Closing the accessibility gap, 1 ramp at a time

Wielding hammers and paint brushes, volunteers gathered at Makerspace North one recent evening to take part in Stopgap Ottawa's fourth community ramp build. Their goal: to make 10 local businesses more accessible to customers who use wheelchairs.

For people in wheelchairs, a single step can be an insurmountable obstacle to inclusion

Chris Binkowski is co-founder of Stopgap Ottawa, a group that builds small, brightly coloured ramps to help make local businesses more accessible. (Omar Dabaghi-Pacheco/CBC)

Wielding hammers and paint brushes, volunteers gathered at Makerspace North one recent evening to take part in Stopgap Ottawa's fourth community ramp build.

Their goal: to make 10 local businesses more accessible to customers who use wheelchairs.

I just want to get to the point where people understand that one single step, it's a symbol of exclusion.- Kenzie McCurdy, organizer

"It's a really weird feeling, not being able to enter a place that everybody else can enter," said Chris Binkowski, co-founder of Stopgap Ottawa.

Often, the only obstable standing in the way is a single step, easily overcome with a small, portable ramp.

Volunteers paint a newly assembled ramp, one of about a dozen put together at a recent community build at Makerspace North. (Martin Weaver/CBC)

"It's nice to be able to go inside and be a regular customer. In the past, sometimes I've decided not to shop there, or I've had to have them come out and serve me, which isn't nice, especially in the wintertime or when it's raining."

Binkowski said a simple wooden ramp can make "a huge difference" when it comes to accessibility; some businesses just need a helping hand.

Co-organizer Kenzie McCurdy, who also uses a wheelchair, agrees. 

"If they don't experience it, they don't know about it until I bring it up," McCurdy said. "It just makes you feel like you're second-class and not fully engaged in the community or thought about."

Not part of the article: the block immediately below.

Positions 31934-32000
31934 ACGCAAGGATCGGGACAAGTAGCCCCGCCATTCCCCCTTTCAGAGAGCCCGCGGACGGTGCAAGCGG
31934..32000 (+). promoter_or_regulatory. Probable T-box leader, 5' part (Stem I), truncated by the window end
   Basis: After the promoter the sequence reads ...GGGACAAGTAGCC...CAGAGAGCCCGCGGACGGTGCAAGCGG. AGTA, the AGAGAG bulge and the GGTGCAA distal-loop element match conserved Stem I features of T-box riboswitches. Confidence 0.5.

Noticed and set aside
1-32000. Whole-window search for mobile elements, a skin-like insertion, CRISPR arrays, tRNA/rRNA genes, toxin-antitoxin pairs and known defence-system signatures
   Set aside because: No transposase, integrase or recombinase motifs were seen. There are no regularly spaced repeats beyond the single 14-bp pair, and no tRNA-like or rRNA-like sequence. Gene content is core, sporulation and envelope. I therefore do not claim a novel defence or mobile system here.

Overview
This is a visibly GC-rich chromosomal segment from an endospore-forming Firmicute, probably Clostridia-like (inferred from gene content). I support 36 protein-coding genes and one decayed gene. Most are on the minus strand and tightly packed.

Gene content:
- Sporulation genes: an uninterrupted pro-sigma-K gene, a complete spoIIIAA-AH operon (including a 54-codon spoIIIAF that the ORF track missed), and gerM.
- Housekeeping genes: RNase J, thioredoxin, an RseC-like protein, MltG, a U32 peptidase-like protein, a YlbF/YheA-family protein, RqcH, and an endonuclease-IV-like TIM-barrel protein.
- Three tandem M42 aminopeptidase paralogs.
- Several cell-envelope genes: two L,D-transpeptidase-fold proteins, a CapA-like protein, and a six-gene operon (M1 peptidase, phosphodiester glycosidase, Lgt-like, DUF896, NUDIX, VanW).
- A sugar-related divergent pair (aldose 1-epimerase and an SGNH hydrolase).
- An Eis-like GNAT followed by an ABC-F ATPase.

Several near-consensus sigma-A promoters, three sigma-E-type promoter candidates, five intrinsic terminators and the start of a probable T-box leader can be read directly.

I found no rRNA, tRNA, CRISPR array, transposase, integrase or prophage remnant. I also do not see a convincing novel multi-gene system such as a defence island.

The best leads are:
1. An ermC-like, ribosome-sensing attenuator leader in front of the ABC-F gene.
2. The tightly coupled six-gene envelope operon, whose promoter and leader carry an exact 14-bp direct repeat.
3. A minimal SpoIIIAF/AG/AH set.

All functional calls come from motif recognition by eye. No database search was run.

'A no-brainer'

Despite the obvious advantages for customers, Stopgap Ottawa has found not all businesses are immediately open to the idea of adding a ramp.

"Some people are really on board, think it's a no-brainer,'" Binkowski said. "Some people need a bit more coaxing because they are not sure about bylaws, or never thought about accessibility."

Kenzie McCurdy, volunteer with Stopgap Ottawa, says the organization builds small, one-step ramps for businesses that currently aren't accessible. 0:37

Volunteer Christina Johnson, who lives in Centretown, said it's especially challenging to get around in a wheelchair in areas with older buildings and infrastructure.

She believes in supporting local and smaller independent business, but has sometimes been frustrated.

As a customer, I just want to be able to get in your store or restaurant.- Christina Johnson, volunteer

"I have to pick and choose which restaurants and stores I can go to," she said. "You wonder why it's still that way in 2018."

Being served out on the sidewalk can be humiliating, Johnson said.

"Why should I have to beg to be served? It's a bit insulting. As a customer, I just want to be able to get in your store or restaurant," Johnson said. 

Often, it means her partner has to go inside instead of her, while she waits on the sidewalk. "Am I a dog?  Am I somebody's pet? It's a matter of dignity."

Christina Johnson says more ramps equal more business for local shops and eateries. (Omar Dabaghi-Pacheco/CBC)

A 2-way street

Kenzie McCurdy, who helped organize the ramp build, said the project benefits businesses, too.

"There's this whole world these businesses are missing, and there's a whole world people with mobility needs are missing as well," she said.

"I just want to get to the point where people understand that one single step, it's a symbol of exclusion."

StopGap Foundation was created in Toronto in 2011 by Luke Anderson, who sustained a spinal cord injury while mountain biking in British Columbia in 2002.

The group hopes to highlight accessibility issues in cities by installing portable ramps outside businesses with single steps, making them inaccessible.

The brightly-painted ramps are built on demand, and can be brought indoors at night.

With files from Omar Dabaghi-Pacheco